FORT WORTH (CBSDFW.COM) – Sketch artist Tina Johnson can guess a lot about a person from their eyes.
“It could tell me if a person is happy. It could tell me if they’re sad,” she said. “I guess that’s why they call them the windows to the soul.”
But, there’s something most people wouldn’t guess about her: She’s homeless.
When Johnson left her abusive boyfriend, she wound at the Salvation Army’s shelter in Fort Worth, and she considers herself lucky she did.
“It’s like, ‘Am I dreaming?’” she said.
The shelter did more than put a roof over her head; it sent her to college.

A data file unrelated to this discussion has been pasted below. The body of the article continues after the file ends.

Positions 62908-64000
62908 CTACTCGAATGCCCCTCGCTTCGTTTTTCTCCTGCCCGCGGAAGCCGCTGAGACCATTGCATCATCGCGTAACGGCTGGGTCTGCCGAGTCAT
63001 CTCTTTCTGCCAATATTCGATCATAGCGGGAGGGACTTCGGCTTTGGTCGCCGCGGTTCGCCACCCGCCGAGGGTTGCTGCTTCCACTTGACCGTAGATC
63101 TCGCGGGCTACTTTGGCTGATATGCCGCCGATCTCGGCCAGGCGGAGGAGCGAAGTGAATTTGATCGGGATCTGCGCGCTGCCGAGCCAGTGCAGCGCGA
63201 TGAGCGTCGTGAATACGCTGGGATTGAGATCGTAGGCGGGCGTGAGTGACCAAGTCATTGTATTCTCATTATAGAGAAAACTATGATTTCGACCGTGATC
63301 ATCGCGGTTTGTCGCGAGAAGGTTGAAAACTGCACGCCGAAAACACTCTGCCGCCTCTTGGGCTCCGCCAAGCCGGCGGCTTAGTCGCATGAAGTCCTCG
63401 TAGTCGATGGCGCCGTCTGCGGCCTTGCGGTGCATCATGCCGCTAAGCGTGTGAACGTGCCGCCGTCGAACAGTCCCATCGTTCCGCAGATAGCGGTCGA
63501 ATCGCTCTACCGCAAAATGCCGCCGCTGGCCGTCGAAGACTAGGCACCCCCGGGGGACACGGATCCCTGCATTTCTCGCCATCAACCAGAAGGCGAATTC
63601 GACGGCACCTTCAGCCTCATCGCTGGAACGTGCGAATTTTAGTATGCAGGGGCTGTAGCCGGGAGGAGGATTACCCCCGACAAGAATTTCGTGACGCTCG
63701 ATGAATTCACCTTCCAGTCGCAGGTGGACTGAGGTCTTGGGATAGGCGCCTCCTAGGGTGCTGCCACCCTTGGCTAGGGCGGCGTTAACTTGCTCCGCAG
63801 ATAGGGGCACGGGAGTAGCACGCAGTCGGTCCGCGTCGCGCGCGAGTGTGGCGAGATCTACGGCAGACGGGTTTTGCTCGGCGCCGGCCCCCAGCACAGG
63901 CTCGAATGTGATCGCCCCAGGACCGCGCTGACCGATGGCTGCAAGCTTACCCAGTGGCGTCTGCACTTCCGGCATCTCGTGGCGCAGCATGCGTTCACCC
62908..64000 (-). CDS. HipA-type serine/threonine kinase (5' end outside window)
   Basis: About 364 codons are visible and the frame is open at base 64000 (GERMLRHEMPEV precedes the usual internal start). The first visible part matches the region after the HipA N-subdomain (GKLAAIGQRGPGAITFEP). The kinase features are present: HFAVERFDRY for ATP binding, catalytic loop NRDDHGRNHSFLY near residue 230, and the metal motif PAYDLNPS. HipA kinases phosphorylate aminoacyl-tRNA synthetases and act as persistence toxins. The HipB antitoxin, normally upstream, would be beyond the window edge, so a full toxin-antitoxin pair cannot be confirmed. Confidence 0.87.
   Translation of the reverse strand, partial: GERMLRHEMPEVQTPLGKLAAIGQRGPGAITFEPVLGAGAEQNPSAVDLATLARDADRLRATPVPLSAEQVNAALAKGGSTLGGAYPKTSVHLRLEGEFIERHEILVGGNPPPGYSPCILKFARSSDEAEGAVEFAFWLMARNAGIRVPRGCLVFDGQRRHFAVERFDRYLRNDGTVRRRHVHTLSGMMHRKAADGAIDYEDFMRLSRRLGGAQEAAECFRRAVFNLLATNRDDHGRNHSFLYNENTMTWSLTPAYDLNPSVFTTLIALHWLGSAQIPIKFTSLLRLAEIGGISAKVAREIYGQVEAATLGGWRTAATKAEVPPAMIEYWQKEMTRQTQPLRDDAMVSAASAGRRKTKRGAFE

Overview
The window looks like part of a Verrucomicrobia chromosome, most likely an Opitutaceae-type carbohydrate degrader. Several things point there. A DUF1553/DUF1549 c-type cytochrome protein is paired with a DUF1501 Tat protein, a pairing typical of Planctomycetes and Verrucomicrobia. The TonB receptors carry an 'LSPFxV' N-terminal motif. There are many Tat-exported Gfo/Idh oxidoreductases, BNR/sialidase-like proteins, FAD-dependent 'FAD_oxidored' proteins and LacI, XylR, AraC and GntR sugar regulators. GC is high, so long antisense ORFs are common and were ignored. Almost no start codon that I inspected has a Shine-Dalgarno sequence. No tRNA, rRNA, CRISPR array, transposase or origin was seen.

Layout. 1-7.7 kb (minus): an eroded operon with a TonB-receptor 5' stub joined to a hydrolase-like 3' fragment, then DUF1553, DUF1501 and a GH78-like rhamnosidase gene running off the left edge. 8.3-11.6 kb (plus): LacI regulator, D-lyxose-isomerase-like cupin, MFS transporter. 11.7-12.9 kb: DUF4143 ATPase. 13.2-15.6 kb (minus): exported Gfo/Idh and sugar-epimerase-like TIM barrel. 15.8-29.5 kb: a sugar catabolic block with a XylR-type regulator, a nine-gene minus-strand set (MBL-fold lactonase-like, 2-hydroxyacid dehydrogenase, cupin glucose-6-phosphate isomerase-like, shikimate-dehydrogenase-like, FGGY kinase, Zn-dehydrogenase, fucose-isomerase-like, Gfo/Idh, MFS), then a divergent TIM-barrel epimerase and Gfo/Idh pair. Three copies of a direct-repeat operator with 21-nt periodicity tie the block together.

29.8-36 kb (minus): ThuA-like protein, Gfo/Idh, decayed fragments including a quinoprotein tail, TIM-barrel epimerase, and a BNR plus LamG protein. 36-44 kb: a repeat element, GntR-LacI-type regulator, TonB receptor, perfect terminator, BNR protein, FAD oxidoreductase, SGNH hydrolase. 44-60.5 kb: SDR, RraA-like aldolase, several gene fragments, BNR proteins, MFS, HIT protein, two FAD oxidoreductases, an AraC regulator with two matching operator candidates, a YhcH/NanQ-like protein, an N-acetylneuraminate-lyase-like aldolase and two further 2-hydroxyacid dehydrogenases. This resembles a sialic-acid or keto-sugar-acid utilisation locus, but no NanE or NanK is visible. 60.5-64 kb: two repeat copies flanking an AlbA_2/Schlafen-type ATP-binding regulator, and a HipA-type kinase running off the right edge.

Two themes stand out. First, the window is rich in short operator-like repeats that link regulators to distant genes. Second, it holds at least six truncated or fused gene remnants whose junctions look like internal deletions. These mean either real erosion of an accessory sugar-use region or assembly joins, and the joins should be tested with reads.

“I needed that opportunity to go back to school, do something with my artwork, make something of myself,” she said.
In the last two years, the Salvation Army’s START program has helped 11 shelter residents enroll in classes at Tarrant County College.
The program aims to give participants the tools to become self-sufficient again.
“It’s able to be done. You can start over again,” said Katrice Goodman, the program’s case manager.
Goodman used to be homeless too. Now, she teaches residents job skills, personal finance, even cooking.
So far, roughly 85 percent of her clients are no longer homeless after six months. Some say without the program, they’d still be on the streets.
“I think I’d be lost. In every way you could see it, I’d be lost,” Johnson said.
Instead, Johnson says, she’s now an inspiration to her 13-year-old daughter.
“She told me I meant the world to her,” she said. “She almost brought tears to my eyes when she said that.”